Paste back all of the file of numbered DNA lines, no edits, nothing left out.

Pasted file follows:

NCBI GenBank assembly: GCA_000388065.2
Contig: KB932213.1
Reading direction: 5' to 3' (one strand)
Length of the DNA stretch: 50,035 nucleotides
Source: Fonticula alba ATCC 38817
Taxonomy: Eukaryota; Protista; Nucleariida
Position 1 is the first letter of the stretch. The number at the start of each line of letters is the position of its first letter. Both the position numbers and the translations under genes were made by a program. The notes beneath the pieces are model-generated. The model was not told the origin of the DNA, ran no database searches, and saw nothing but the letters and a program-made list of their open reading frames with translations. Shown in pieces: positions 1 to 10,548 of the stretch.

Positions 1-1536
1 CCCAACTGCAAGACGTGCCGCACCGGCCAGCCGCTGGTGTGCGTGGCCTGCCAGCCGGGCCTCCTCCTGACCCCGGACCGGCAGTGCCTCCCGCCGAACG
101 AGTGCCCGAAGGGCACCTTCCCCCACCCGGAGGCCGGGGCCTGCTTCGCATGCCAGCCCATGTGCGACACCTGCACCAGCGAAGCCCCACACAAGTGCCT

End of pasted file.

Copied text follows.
NCBI GenBank assembly: GCA_000388065.2
Contig: KB932213.1
Reading direction: 5' to 3' (one strand)
Length of the DNA stretch: 50,035 nucleotides
Source: Fonticula alba ATCC 38817
Taxonomy: Eukaryota; Protista; Nucleariida
Position 1 is the first letter of the stretch. The number at the start of each line of letters is the position of its first letter. Both the position numbers and the translations under genes were made by a program. The notes beneath the pieces are model-generated. The model was not told the origin of the DNA, ran no database searches, and saw nothing but the letters and a program-made list of their open reading frames with translations. Shown in pieces: positions 1 to 10,548 of the stretch.

Positions 1-1536
1 CCCAACTGCAAGACGTGCCGCACCGGCCAGCCGCTGGTGTGCGTGGCCTGCCAGCCGGGCCTCCTCCTGACCCCGGACCGGCAGTGCCTCCCGCCGAACG
101 AGTGCCCGAAGGGCACCTTCCCCCACCCGGAGGCCGGGGCCTGCTTCGCATGCCAGCCCATGTGCGACACCTGCACCAGCGAAGCCCCACACAAGTGCCT